That absolutely HUGE Public Sector pension/benefit advantage must disappear ………. completely …… other than if and where (in certain highly professional occupations), Public Sector workers can demonstrably show lower cash wages (with no less hours worked per week, and equal “productivity”).

    Private Sector Taxpayers have been suckered long enough.

  59. spension Says:

    Yes, in the Private Sector, William McGuire of United Health gets >$800 million in compensation.

    While frmr Governor Pete Wilson of California gets $72,000 a year.

    The Private Sector pays holders of comparable jobs far, far, far, far more in benefits, amounting to trillions of dollars of waste in taxpayers money from Medicare, Medicaid, TriCare, and all sorts of other sources.

  60. Tough Love Says:

    spension.

    You’re not listening …. because you have no good answer.

    *****************************************
    Quoting spension …

    “The Private Sector pays holders of comparable jobs far, far, far, far more in benefits, ”

    Yor’re pulling my leg. Even YOU can’t be THAT stupid.

  61. spension Says:

    McGuire versus Pete Wilson. QED, you have no refutation of that example and the consequent trillions siphoned off by private sector execs. All you have is unempirical insults TL.

  62. S Moderation Douglas Says:

    spension,

    I don’t think you have to go to McGuire for an example. You don’t have to go to CEOs of fortune 500 companies. There are thousands of mid level and top level managers of medium size companies in California who make more in wages AND pensions than the governor or any elected official.

    One of the big “outrages”, according to some, is the salary and benefits of the typical city manager, $250k to $400k per year. In any major city, you will find hundreds of private sector execs who make more… Much more.

  63. Tough Love Says:

    spension,

    Clearly this discussion is a waste of time because you actually believe that a few Private Sector executives ripping off EVERYONE “justifies” the enormous ripoff of the entire Private Sector middle class/lower classes by forcing them to provide grossly excessive compensation to it’s Public Sector workers ….. and all enabled via Public Sector Union BRIBES (disguised as campaign contributions and election support) given to our self-interested, vote-selling, contribution-soliciting Elected Official to support the Public Sector Union/Worker desires.

  64. spension Says:

    I don’t say “justifies”. I just say your claims of private sector penury in post-retirement benefits are not accurate. But you make those claims in defiance of the hard facts. Your choice to look like the Emperor with no clothes.

  65. spension Says:

    SMD… yes, of course. But you can hang your hat on McGuire versus Pete Wilson, names, numbers, everything available. When TL confronts that, he can’t run and hide.

  66. Tough Love Says:

    spension,

    Your reference to $800 Million in compensation for UHC CEO McGuire peeked my interest.

    It turns out that the $800 Million was the value of exercised UHC stock options that had very materially increased in value over his long career at UHC.

    But it tuns out that he was doing something illegal …. picking the dates of the Option Awards so as get them at the lowest price possible. That cost him dearly . He had to give them ALL back. Details follow:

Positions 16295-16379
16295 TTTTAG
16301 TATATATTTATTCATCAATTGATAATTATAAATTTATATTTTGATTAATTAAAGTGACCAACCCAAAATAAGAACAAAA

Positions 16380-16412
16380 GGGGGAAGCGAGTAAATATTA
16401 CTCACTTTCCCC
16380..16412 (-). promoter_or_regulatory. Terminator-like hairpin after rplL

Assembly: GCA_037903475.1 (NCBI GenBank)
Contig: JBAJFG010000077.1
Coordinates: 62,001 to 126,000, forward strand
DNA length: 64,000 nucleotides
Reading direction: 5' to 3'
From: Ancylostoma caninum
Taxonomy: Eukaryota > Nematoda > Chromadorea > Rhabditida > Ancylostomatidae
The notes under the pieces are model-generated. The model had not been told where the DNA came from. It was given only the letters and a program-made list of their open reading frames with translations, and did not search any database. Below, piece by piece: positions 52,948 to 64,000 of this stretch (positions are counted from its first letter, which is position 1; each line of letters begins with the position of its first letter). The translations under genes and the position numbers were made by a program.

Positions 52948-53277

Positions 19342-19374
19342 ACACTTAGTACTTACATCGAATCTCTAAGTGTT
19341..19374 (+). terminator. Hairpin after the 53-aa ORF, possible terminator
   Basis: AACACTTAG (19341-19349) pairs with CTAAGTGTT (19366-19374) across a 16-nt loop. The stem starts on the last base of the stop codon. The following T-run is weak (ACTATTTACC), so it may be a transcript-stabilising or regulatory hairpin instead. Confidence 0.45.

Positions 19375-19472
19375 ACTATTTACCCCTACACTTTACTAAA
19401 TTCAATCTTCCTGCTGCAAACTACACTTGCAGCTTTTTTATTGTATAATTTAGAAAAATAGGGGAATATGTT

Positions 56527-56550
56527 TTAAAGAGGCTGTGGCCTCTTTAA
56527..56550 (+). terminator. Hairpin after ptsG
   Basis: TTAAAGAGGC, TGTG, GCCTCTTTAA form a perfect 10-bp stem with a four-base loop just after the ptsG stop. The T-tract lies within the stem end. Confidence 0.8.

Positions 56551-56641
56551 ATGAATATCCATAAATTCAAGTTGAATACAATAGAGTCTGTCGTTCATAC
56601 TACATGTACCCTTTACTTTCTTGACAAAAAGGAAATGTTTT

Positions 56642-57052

https://www.law360.com/health/articles/41799/ex-unitedhealth-ceo-to-pay-800m-in-settlements

    But had he not cheated on the Option dates, while clearly huge and hard to see how awards that HUGE could be justifiably, those “paying” for it were UHC shareholder ….. NOT the Taxpayers.
    **************************************************
    Excessive compensation of Public Sector workers cheats the TAXPAYERS.

  67. spension Says:

    And where does the UHC shareholder value originate? Medicare, Medicaid, and TriCare paid by… the US Taxpayer.

  68. Tough Love Says:

    spension,

    UHC “shareholder value” derives from profits on the sale of the company’s products & services, so you could say that CUSTOMERS pay more than they would otherwise pay if an excessively compensated executive was not excessively compensated.

    Unless that business is a monopoly, it’s “prices” are constrained by competition …consumers can shop elsewhere.

    I still see very little link to the Taxpayers. Sure, Gov’ts at various levels likely buys some of UHC’s products and services. but they CHOOSE to do so because (at least theoritically) they believe the prices they pay are fair.

    Hardly comparable to excessive Public Sector Compensation which is a direct and unjustified hit to the Taxpayers.
    ———————

    Also, you need to clarify your thinking …..

    UHC is NOT the “provider” of MEDICAL services (or the manufacturer of medicines sold) to Medicare, Medicaid, or Tricare. They are essentially a claims administer…… an intermediary BETWEEN those receiving medical services or medications and the ACTUAL providers (doctors, hospitals, drug manufacturers, etc.). UHC’s profits are come from providing those service as an intermediary.

  69. spension Says:

    Sorry, without Medicare, Medicaid, and TriCare, the whole sorry “private” insurance industry would be 100X profitable. It is a cost+ operation paid for by taxpayers. No other industry (except defense procurement) in the US operates that way.

  70. spension Says:

    meant 100X less profitable.